I didn’t publish a single post last week. I volunteered to serve at a four-day tournament, and my commitment left no free time. I couldn’t write anything new, and I had no blog posts or podcast episodes in reserve.
So last week, I published nothing.
May I serve as a cautionary tale?
Work Ahead on Content
If you’re a blogger or regular guest columnist for another publication, I urge you to do what I failed to do: write several articles or blog posts and store them up—better yet, prep and schedule them—so you’ll have content for the weeks you head off on vacation, catch the flu, or volunteer to serve at a four-day tournament.
If you don’t, you’ll end up like me and have no choice but to recycle something from the archives or simply take the week off.
Now, taking a week off is certainly an option.
But your readers like hearing from you. They look forward to your updates. They appreciate your solutions to their problems. They’re entertained by your stories. They show up looking for whatever it is you write and when you and your words aren’t there for a week or more, they wonder what’s going on. They hope nothing’s wrong.
I wish I’d worked ahead, so I could have offered great content to help you reach your writing goals—and have fun. We missed a week when, together, we could have been more curious, creative, and productive.
It Takes Grit to Work Ahead
I know it’s possible to work ahead, because I pulled it off last year when I was going to be gone for several weeks. The month before I left, I got up early and stayed up late to double the work, writing one piece for the week I was in and another for a month out, when I would be traveling. My pace was nutty—unsustainable, really—but I pulled it off and felt great having a month’s worth of content finished, prepped, and scheduled.
It took grit; I had to push to get ahead. But what freedom!
And the beauty is that once you’re ahead, you can revert back to a normal schedule, producing only one piece at a time knowing there’s a safety net. If you fall behind one week, you’ll still have something to publish.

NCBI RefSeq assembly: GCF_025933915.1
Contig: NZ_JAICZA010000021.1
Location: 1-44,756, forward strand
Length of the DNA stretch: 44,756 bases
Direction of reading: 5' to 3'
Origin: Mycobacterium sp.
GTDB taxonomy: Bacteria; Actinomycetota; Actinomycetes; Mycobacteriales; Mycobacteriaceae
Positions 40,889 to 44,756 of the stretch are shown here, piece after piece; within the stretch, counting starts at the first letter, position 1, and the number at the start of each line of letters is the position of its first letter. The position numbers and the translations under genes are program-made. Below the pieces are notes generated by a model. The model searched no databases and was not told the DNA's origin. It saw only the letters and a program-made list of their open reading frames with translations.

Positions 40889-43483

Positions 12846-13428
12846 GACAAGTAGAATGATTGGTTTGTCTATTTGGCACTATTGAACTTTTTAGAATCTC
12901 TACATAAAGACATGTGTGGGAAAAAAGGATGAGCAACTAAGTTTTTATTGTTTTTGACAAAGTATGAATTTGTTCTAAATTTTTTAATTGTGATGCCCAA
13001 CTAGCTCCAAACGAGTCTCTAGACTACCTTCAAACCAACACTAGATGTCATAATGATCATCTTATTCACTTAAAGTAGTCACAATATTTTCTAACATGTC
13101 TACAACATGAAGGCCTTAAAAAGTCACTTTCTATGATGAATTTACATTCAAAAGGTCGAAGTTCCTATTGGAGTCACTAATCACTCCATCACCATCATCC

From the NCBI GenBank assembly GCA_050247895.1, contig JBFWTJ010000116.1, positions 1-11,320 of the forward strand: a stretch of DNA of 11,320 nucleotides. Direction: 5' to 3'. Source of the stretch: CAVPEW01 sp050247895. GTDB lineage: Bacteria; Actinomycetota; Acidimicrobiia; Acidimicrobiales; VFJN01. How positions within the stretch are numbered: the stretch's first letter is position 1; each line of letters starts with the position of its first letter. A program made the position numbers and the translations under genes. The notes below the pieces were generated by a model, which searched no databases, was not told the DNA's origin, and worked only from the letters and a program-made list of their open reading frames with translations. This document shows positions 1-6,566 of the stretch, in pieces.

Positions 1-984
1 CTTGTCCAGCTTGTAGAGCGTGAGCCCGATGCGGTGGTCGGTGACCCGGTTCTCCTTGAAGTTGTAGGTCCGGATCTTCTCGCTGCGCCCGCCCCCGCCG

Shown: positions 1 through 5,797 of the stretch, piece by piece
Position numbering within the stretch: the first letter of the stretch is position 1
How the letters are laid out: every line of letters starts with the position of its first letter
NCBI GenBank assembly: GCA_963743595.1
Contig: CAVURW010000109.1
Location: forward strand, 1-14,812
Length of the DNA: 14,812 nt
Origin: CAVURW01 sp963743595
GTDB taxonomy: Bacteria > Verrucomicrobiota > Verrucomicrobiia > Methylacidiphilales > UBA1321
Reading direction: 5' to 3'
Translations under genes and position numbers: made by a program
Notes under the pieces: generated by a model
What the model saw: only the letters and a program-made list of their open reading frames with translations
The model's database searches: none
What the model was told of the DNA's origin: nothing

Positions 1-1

I wish I’d kept it up and maintained that work-ahead advantage.
But I didn’t.
And that’s why last week, I did not record a podcast or write a blog post.
And that’s why this week, I’ve resolved to work ahead.
Write When Productive to Have Content When Blocked
The work-ahead advantage is a great gift not only when you’re busy, like I was, but also when you hit a creative lull.
Call it writer’s block or call it a dry spell. Whatever it is, writers often enjoy mega-productive seasons followed by weeks of meager output. If you can manage to write extra when words are flowing freely, you’ll accumulate essays, articles, blog posts, or poems you can continue to send out even if you enter a phase when you’re unable to produce polished pieces.
What Season Are You in Now?
If you’re in a mega-productive season, write. Write a lot. Write more than you need. Write until you have a month’s worth of material or more. Make hay while the sun shines and all that.
If you’re in a dry spell, hang in there. Read some great literature and relax into it. Underline phrases that generate a sigh or laughter. Copy into your commonplace book sections that seem significant and deserve further consideration. Take long walks. Sip tea. Exercise. Write in a journal.
During that lull, maybe—hopefully—you’ll have some extra content on hand that you can send out or publish. If not, that’s okay. Call it a hiatus or a sabbatical or something.
At some point, the muse will return and you’ll feel that surge of energy. Ideas and inspiration will once more flow through your fingers and onto the screen. Once again, you’ll produce content. Once again, you’ll feel the joy of creativity. And once again, you’ll have the option of working ahead, writing two or three or four more articles, poems, blog posts, or essays so you can set some aside for safekeeping.
Work ahead when you’re able. That’s my plan, too.
Your future self—and your readers—will thank you.
To listen to the full episode, click on the podcast player above or use subscription options below.
- Ep 21: One Thing Every Writer Needs to Succeed
- Ep 82: Plan a Sustainable Year for Your Writing Life
- How and Why to Keep a Commonplace Book (Ryan Holiday’s card system)
- Evernote on the Commonplace Book (includes images and suggestions for how to turn Evernote into a high-tech commonplace book)
- All podcast episodes
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The podcast is also available Stitcher, and you should be able to search for and find “Ann Kroeker, Writing Coach” in any podcast player.